Remember, these people are our neighbors. They work long hours, pay taxes and provide local employment. If we don’t patronize our local community stores and restaurants to shop and eat, they don’t eat either.
Please join me and your neighbors in continuing to support the Queens Chronicle. Patronize their advertisers; they provide the necessary revenues to help keep the paper in business. Let them know you saw their ad here. This helps keep our neighbors employed and the local economy growing.
A Flushing doctor was charged with cheating six insurance companies out of more than $25,000 by billing the groups for services he never provided to patients, Queens District Attorney Richard Brown said on Thursday.
“To a dishonest healthcare provider, a patient’s medical data is like having access to their credit card, and can be more valuable as most people scrutinize their credit card statements much more closely than they do explanations of benefits printouts,” Brown said in a statement announcing the charges.
State Sen. Jose Peralta (D-East Elmhurst), center, in conjunction with Woodside on the Move, distributed approximately 600 free turkeys to area churches, soup kitchens and food pantries on Saturday.
“The economic recovery has been slow and there are many individuals and families struggling to make ends meet,” Peralta said. “Our turkey drive at least helps ensure a hearty holiday meal and some cheer for some people who could use a hand.”
President Obama’s executive order to provide certain undocumented residents with deferred action in case of future reform legislation as a possible pathway to citizenship or deportations was debated over and over again on the news and in legislative offices around the country.
Many activist groups, including Make the Road New York, hosted viewing parties of the president’s speech and tweeted about being excited to hear Obama’s plan.
Queens Borough President Melinda Katz kicked off the second part of her Jamaica Planning Initiative Conference last Saturday at York College.
The effort, kicked off by Katz this past summer, once again brought several hundred people from the government, business, real estate, finance, education and residential property-owner sectors of the community.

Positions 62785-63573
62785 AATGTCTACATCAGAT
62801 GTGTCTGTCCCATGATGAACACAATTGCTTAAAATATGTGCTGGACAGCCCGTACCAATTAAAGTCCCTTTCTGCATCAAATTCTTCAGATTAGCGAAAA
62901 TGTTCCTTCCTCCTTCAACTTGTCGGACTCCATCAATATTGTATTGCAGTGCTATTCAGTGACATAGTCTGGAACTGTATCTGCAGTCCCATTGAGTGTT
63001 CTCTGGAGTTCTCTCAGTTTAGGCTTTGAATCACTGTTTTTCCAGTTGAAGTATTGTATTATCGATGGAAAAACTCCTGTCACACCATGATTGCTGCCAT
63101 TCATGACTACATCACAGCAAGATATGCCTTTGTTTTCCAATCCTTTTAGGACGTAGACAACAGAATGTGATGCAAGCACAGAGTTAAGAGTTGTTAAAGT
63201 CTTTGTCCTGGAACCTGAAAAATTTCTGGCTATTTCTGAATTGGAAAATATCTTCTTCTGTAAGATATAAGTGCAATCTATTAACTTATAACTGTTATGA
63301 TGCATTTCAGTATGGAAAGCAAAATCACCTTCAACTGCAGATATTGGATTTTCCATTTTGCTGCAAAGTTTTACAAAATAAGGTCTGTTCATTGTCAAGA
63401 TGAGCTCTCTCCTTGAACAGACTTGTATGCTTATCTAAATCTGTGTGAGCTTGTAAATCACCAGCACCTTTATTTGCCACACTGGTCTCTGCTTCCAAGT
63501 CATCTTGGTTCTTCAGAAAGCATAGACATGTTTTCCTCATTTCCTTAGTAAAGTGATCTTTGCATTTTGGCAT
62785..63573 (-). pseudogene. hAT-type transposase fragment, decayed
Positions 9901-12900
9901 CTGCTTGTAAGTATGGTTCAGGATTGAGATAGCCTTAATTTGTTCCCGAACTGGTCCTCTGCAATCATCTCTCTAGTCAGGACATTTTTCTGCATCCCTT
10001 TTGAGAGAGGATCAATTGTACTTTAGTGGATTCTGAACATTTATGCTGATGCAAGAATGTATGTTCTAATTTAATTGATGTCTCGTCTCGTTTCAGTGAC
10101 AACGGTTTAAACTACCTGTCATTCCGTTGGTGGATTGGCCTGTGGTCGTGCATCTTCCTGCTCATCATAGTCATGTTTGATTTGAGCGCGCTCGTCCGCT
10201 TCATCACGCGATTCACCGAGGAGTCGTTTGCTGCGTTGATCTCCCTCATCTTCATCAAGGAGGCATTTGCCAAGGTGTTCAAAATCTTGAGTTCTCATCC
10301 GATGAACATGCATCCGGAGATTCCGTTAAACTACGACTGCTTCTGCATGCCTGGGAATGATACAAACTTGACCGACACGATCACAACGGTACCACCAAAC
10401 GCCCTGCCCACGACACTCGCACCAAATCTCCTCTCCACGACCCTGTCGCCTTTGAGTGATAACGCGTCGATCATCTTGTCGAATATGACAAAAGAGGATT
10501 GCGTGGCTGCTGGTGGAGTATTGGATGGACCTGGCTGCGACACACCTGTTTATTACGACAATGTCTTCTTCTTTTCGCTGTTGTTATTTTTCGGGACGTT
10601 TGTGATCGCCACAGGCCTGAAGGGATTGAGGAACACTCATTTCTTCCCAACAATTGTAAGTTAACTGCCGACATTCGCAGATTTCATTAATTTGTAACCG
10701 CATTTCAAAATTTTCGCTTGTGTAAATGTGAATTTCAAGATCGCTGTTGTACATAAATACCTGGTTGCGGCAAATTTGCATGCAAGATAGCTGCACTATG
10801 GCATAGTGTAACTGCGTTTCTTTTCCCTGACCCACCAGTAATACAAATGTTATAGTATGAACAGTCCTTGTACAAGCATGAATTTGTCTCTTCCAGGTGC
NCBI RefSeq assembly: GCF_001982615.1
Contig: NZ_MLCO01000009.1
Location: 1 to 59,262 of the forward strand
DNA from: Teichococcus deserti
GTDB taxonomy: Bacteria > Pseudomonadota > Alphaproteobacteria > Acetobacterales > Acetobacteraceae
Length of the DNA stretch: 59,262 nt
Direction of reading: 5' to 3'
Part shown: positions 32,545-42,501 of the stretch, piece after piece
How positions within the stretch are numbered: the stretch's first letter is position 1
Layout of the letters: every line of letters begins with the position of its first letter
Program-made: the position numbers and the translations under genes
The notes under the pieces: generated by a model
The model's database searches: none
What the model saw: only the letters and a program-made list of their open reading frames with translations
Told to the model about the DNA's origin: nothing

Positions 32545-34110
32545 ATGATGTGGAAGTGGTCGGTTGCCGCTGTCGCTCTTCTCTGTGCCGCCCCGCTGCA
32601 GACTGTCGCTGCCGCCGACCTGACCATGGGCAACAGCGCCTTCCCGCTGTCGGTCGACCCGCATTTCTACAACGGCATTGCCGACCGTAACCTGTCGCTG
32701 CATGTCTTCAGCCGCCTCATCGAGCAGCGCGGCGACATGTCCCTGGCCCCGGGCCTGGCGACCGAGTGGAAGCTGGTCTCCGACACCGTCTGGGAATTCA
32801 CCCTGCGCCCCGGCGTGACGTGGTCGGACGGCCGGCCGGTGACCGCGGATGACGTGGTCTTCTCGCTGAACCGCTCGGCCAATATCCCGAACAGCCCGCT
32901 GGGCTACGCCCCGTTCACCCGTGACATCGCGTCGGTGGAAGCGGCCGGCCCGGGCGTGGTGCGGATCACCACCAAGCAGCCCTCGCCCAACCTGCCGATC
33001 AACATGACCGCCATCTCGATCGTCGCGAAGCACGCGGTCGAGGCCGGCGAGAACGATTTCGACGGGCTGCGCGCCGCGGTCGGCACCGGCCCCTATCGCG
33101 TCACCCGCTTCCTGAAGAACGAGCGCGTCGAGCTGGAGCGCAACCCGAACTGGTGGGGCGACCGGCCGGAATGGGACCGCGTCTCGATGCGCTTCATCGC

With affordable housing becoming a focal point for Mayor de Blasio, the City Council issued a comprehensive report on another dwindling sector — industrial businesses.
On Nov. 19, Council Speaker Melissa Mark Viverito (D-Manhattan, Bronx) announced the city’s commitment to keeping manufacturing areas and Industrial Business Zones from becoming strictly residential.
With the height of the holiday shopping season on the horizon, businesses in Queens hope to get a boost from the fourth annual Small Business Saturday this Nov. 29.
The promotion, created by American Express in 2010 to urge consumers to shop at local small businesses the day after Black Friday, will be a focus in some Queens communities this year.
Many Queens lawmakers back President Obama’s executive order on undocumented immigrants, which says that many who have lived in the United States for at least five years without a criminal record can apply to legally work in the country and be protected from deportation. Up to five million may qualify.
Officials here largely said the move will not alleviate all the problems that exist in the nation’s “broken immigration system,” but is a “welcome step” that will move the country in the right direction.
(BPT) - Toys and games are sure to be on kids’ gift lists this holiday season. Many parents will hope to mix in something practical with all the fun, aiming to give a gift that can help children of any age do their best in school. With technology in common use in classrooms across the country, many parents will shop for laptops, notebooks or other devices that can help facilitate learning.
A Flushing doctor was charged with cheating six insurance companies out of more than $25,000 by billing the groups for services her never provided to patients, Queens District Attorney Richard Brown said on Thursday.
The PTA PS 16 gardening club in Corona joined the Parks Department greenhouse team to beautify Corona Plaza’s garden for the upcoming winter and spring seasons.
The 22 volunteers planted 500 daffodil bulbs, two displays of colorful winter cabbage, red twig dogwood and cotoneaster cranberry shrubs and hauled away 17 bags of garbage and garden debris.